In 2012, the Top 10 Linux Gift Guide set the upper limit at $500, and last year it dropped to $400. This year, the cut-off dips to $350, reflecting the ongoing price reductions in consumer electronics, as well as my not entirely successful attempt to live up to Mr. Money Moustache's guidelines for living on the cheap. (Click the Gallery link below to see a slide show and descriptions of the Top 10 Linux gifts.)
All 10 of these devices run Linux out of the box, were launched publicly in 2014, and are currently available to the general public, with a good chance of arriving at your doorstep by Dec. 24. Most are under $200, and several are under $100. The priciest is the $329 Toshiba Chromebook 2, which is by most accounts the best Chromebook yet.
We could not find a suitable, preconfigured notebook running other Linux distros for that price. We did, however, include Cloudsto's Picuntu (Ubuntu) equipped Rikomagic MK902 LE media player mini-PC for only $109, and the popular Raspberry Pi based Kano Kit educational computer for kids, which sells for $150.
Like last year, in order to keep the list focused, there are no Android-only products here, and I've stayed away from single board computers. However, several intriguing community-based SBCs launched this year that could be just the thing for your more techie minded friends, and most, like the $35 Raspberry Pi Model B+, are well below $100.
No repeats are allowed from last year, although most remain great gift ideas. The 2013 list included the Parrot AR.Drone, Bike+ BPU-100, Kindle Paperwhite 2013, Lego Mindstorms EV3, Leikr Watch, Ninja Block, D-Link Pan & Tilt Day/Night Network Camera, Geaksphone Peak+, Roku 2, and Utilite Standard. And of course, many older Linux-based devices, such as the $300 Sonos Play 3 speakers remain competitive.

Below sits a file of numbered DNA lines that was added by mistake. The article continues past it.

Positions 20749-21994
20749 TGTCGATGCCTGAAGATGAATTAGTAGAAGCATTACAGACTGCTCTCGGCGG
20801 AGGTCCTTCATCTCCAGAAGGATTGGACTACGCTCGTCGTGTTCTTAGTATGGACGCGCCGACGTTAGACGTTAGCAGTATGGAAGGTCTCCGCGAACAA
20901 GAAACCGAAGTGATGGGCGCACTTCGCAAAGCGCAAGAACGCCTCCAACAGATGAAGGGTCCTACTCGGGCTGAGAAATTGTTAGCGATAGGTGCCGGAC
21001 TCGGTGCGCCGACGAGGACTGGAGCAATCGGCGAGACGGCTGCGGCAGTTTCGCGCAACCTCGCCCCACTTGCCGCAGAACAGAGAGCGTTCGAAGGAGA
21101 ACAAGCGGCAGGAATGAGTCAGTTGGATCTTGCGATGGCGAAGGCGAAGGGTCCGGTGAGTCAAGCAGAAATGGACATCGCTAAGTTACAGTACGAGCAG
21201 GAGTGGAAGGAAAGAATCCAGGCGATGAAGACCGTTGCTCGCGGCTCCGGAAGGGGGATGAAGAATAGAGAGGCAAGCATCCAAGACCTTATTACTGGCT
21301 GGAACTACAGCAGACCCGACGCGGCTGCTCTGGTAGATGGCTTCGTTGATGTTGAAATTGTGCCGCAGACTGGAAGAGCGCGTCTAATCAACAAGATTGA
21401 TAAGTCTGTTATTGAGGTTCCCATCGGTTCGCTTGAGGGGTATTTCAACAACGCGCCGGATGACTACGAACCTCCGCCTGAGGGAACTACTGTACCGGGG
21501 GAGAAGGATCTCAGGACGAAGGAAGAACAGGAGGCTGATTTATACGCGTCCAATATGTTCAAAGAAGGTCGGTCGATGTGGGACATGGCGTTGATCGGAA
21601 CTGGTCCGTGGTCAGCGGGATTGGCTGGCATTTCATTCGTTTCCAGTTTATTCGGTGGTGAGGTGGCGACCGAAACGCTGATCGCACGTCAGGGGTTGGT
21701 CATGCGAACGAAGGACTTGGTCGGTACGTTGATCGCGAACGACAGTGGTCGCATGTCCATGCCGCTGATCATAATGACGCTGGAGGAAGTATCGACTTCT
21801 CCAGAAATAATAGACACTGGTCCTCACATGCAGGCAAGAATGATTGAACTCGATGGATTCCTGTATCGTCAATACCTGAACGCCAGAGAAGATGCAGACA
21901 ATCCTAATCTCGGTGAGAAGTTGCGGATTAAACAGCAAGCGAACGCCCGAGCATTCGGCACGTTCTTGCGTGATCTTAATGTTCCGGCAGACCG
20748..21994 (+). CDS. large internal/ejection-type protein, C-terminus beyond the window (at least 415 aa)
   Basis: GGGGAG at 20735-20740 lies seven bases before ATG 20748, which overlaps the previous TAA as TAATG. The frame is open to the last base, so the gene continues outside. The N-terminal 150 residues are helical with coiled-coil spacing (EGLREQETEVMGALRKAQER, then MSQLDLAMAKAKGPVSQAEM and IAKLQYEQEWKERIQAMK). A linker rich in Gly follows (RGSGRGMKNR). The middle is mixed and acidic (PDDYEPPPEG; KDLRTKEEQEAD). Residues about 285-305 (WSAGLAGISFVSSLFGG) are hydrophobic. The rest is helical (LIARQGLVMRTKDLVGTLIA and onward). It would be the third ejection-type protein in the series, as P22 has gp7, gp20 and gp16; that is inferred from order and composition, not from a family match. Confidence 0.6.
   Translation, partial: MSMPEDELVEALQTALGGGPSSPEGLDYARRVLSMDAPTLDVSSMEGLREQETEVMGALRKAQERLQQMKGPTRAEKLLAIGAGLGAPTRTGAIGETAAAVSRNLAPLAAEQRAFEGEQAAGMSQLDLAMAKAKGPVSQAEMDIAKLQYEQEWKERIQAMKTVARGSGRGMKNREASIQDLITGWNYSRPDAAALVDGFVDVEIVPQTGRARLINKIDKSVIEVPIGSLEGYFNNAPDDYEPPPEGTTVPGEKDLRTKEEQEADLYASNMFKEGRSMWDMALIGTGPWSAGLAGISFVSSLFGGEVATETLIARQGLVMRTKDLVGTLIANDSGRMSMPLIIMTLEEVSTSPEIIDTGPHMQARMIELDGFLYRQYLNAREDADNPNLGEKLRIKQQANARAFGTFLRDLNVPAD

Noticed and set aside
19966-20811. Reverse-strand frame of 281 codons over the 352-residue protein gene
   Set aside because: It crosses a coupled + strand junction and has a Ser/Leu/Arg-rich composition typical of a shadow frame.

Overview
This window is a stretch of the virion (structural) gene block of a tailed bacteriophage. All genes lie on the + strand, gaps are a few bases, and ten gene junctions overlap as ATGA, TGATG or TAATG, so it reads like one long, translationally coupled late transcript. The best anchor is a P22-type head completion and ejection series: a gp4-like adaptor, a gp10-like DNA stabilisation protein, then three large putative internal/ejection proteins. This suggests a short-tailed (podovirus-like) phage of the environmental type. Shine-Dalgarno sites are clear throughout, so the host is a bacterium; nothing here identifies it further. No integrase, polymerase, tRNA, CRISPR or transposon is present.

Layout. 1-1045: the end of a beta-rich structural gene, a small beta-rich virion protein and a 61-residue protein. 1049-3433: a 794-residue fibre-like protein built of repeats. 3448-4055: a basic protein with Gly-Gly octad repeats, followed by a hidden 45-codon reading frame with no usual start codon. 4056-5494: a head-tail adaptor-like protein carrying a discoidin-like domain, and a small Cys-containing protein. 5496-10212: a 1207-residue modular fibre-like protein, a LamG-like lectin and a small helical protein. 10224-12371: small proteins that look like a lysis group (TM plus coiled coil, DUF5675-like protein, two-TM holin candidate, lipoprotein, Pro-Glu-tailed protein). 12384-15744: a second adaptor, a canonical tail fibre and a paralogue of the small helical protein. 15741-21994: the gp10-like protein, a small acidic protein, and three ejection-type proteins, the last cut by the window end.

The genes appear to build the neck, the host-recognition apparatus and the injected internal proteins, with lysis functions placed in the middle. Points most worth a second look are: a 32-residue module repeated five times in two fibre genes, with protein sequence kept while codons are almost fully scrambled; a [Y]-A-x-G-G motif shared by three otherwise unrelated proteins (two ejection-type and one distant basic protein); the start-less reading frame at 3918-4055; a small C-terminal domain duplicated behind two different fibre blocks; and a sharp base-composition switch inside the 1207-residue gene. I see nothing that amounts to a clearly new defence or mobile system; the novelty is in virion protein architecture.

I've included two major follow-ons to existing product lines, starting with the second-generation, $50 Roku Streaming Stick, which no longer requires MHL-style HDMI ports. There's also the $199 Kindle Voyage e-reader. Despite the high price, the Voyage has an exceptional display and overall design, and can be had for as little as $159 in Black Friday deals if you buy a year of Amazon Prime.
The home automation products on the 2014 list include the WeMo Maker Kit and associated WeMo smart lighting gizmos. Despite qualms about widespread use of surveillance equipment, as well as the rash of personal webcams being hacked into -- I couldn't resist the $200 Piper camera system, which also offers other automation features. The $329 Ninja Sphere is not yet shipping to the general public, but when it does, it would appear to be a worthy automation contender.
One robot makes the list: Parrot's toy-like, $100 Rolling Spider. It can fly, as well as roll around on floors and up walls. For a more serious UAV experience, you'll need to spend several hundred dollars more. For example, Parrot just announced $499 and up pricing for its much anticipated, Linux-based BeBop UAV, which is due to ship in December.
For music, check out the 49-euro ($61) Gramofon, which streams Spotify Internet radio, and streams music from multiple mobile devices to your existing sound system. Perhaps the geekiest device on the list is the $250 Linksys WRT1900AC WiFi router. True, that's a lot for a router, but why not have a fully hackable, open source model that offers the latest 802.11ac technology, and can do just about anything you could ask from a router?
No smartphones or tablets made the list. Tizen and Ubuntu phones have still yet to appear, and while Firefox OS phones play an important role on the low end, there are no individual models that can wholeheartedly be recommended. The Sailfish OS-based Jolla phone is cool, but at 349 euros ($438), it's way over the limit. Indiegogo-ers, however, may still be able to grab one of the new Jolla Tablets for just $209, with delivery in May.